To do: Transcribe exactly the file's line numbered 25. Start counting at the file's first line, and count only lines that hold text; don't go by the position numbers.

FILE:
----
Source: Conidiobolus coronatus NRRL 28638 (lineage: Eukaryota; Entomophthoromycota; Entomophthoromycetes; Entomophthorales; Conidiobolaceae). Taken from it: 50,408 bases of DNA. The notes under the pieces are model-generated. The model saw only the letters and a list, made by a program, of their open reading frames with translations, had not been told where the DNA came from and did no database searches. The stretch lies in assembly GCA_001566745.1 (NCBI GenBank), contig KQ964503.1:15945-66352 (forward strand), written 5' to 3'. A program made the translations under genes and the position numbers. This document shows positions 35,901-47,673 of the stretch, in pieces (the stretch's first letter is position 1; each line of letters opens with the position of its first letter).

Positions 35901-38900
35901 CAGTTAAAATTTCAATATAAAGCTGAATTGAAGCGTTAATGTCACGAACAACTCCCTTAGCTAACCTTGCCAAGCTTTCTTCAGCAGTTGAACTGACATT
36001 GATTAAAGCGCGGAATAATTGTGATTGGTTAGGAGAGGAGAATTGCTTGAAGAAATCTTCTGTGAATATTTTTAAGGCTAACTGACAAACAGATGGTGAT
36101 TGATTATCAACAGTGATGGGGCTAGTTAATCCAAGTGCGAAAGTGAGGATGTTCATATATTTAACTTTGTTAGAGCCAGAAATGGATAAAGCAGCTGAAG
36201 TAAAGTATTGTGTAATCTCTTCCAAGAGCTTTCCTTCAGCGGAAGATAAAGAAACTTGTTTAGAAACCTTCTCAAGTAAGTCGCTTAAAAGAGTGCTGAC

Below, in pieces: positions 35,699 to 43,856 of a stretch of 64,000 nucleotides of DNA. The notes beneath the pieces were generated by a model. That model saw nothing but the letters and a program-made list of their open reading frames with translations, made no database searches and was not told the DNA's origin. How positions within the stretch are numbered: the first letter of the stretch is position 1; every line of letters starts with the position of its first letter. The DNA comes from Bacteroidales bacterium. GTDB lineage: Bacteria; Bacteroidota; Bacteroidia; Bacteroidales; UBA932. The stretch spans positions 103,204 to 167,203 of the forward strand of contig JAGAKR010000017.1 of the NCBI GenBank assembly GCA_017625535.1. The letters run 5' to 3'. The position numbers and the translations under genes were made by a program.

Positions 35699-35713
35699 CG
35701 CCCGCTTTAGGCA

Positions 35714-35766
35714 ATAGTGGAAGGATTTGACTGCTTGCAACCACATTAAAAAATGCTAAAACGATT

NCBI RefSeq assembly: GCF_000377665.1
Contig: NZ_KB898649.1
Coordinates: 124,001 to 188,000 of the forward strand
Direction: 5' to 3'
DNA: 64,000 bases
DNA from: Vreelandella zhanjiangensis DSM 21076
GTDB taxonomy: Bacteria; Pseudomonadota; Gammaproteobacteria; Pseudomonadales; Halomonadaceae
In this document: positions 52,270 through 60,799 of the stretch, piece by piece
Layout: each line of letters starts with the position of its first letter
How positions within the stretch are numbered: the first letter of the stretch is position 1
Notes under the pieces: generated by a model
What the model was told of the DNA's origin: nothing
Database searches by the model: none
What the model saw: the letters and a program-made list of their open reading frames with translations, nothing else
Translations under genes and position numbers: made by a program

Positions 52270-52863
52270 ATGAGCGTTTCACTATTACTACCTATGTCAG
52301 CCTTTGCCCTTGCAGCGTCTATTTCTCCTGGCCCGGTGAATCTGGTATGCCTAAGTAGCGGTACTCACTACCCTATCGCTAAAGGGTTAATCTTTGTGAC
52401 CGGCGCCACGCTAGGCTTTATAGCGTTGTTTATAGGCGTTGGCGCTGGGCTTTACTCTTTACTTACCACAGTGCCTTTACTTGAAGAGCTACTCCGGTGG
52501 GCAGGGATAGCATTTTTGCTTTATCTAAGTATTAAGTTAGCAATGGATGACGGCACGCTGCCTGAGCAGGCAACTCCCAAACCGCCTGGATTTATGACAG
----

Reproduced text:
Database searches by the model: none